MONETARY HISTORY CALENDAR February 28-March5

FEBRUARY 28

1856 – BIRTH OF WOODROW WILSON, 28TH PRESIDENT OF THE UNITED STATES
“A great industrial nation is controlled by its system of credit. Our system of credit is privately concentrated. The growth of the nation, therefore, and all our activities are in the hands of a few men who, even if their action be honest and intended for the public interest, are necessarily concentrated upon the great undertakings in which their own money is involved and who necessarily, by very reason of their own limitations, chill and check and destroy genuine economic freedom.” (1911)

MARCH 3

1863 – LEGAL TENDER ACT PASSED
Congress authorizes the Government to print no more than $400,000 million Greenbacks to pay for the Civil War. This was interest-free and debt-free money. The Lincoln Administration didn’t want to borrow money from corporate banks to pay for the war.

1865 – NATIONAL CURRENCY ACT AMENDED BY CONGRESS
The act amended the National Currency Act of 1864. State banks were no longer permitted to issue bank notes (currency).

1884 – JULLIARD V. GREENMAN ( 110 U.S. 421 ) SUPREME COURT DECISION
US Supreme Court ruling upholding the legality of US Government issued money (Greenbacks) created following the Legal Tender Acts of 1862 and 1863. The Court ruled that the government possessed the authority under the Constitution to issue a national currency and that that currency could be used to pay debts.

2003 – WARREN BUFFET, SECOND RICHEST PERSON ON EARTH, IN HIS ANNUAL LETTER TO BERKSHIRE HATHWAY SHAREHOLDERS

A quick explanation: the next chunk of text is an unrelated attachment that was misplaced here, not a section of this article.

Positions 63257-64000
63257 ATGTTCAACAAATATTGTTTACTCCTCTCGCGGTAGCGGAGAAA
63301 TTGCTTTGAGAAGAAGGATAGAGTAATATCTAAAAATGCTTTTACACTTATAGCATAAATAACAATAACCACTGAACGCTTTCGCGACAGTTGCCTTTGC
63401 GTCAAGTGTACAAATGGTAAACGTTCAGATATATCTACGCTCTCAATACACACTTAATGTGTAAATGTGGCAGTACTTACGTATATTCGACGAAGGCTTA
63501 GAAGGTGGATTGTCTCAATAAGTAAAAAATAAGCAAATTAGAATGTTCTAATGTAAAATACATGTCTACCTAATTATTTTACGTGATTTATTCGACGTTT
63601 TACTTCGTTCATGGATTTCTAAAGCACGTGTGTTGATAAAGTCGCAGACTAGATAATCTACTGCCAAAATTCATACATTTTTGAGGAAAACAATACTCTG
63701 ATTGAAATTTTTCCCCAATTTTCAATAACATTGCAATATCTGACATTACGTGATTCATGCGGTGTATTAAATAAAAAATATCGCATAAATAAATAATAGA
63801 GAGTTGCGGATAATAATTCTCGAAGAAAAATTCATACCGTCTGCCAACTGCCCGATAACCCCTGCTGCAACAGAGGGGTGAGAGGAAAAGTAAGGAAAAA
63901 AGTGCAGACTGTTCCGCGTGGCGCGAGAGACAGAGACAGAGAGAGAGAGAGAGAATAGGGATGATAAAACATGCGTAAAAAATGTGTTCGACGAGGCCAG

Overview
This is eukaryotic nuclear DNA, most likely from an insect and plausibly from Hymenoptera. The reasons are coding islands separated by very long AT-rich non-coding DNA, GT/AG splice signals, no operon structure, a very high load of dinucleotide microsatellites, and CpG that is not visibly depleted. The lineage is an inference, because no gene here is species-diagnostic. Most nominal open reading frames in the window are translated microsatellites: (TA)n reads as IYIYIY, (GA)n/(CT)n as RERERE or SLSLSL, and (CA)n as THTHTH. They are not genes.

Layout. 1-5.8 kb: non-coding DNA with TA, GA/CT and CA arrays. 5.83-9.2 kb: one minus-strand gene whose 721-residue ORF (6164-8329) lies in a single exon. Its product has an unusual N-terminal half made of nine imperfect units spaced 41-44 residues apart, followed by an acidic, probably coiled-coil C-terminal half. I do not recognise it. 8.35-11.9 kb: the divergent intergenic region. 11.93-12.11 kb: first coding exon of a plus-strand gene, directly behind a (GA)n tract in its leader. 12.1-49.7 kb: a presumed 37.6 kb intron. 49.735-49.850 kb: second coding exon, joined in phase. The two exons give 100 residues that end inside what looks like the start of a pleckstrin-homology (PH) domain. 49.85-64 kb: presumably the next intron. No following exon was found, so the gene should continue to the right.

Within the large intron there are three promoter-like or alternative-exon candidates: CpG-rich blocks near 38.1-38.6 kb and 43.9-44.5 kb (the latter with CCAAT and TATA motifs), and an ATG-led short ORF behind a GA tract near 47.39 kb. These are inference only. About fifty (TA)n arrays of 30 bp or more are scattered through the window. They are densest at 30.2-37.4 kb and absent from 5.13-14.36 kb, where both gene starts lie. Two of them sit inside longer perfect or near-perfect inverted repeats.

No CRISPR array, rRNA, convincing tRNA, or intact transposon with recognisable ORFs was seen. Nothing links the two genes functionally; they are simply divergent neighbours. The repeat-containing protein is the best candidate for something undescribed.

“Derivatives are financial weapons of mass destruction.”

MARCH 4

1789 – US GOVERNMENT UNDER NEW CONSTITUTION BEGINS OPERATION
The Constitution replaced the Articles of Confederation as the overarching legal document of the nation. The new Constitution provides the federal legislature the power “[t]o coin money [and] regulate the value thereof.”

MARCH 6

1926 – BIRTH OF ALAN GREENSPAN, CHAIRMAN OF THE US FEDERAL RESERVE SYSTEM
“I guess I should warn you, if I turn out to be particularly clear, you’ve probably misunderstood what I’ve said.” In a speech to the Economic Club of New York, 1988

1933 – PRESIDENT FRANKLIN ROOSEVELT ISSUES EXECUTIVE PROCLAMATION 2039 DECLARING A BANK “HOLIDAY”
The “holiday” meant that all banks would be closed from March 6-9 to prevent further runs. Bank failures were a result in earlier speculative investments and banks loaning out more money than they actually possessed (fractural reserve). When too many people came to a bank at the same time wanting their deposits, the banks collapsed since they lacked sufficient assets. The bank “holiday” was meant to restore confidence in the banking system.

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Why this calendar? Many people have questions about the root causes of our economic problems. Some questions involve money, banks and debt. How is money created? Why do banks control its quantity? How has the money system been used to liberate (not often) and oppress (most often) us? And how can the money system be “democratized” to rebuild our economy and society, create jobs and reduce debt?
Our goal is to inform, intrigue and inspire through bite size weekly postings listing important events and quotes from prominent individuals (both past and present) on money, banking and how the money system can help people and the planet. We hope the sharing of bits of buried history will illuminate monetary and banking issues and empower you with others to create real economic and political justice.
This calendar is a project of the Northeast Ohio American Friends Service Committee. Adele Looney, Phyllis Titus, Donna Schall, Leah Davis, Alice Francini and Greg Coleridge helped in its development.
Please forward this to others and encourage them to subscribe. To subscribe/unsubscribe or to comment on any entry, contact monetarycalendar@yahoo.com For more information, visit http://www.afsc.net/economiccrisis.html

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Protect Workers’ Rights Rally in Columbus – February 26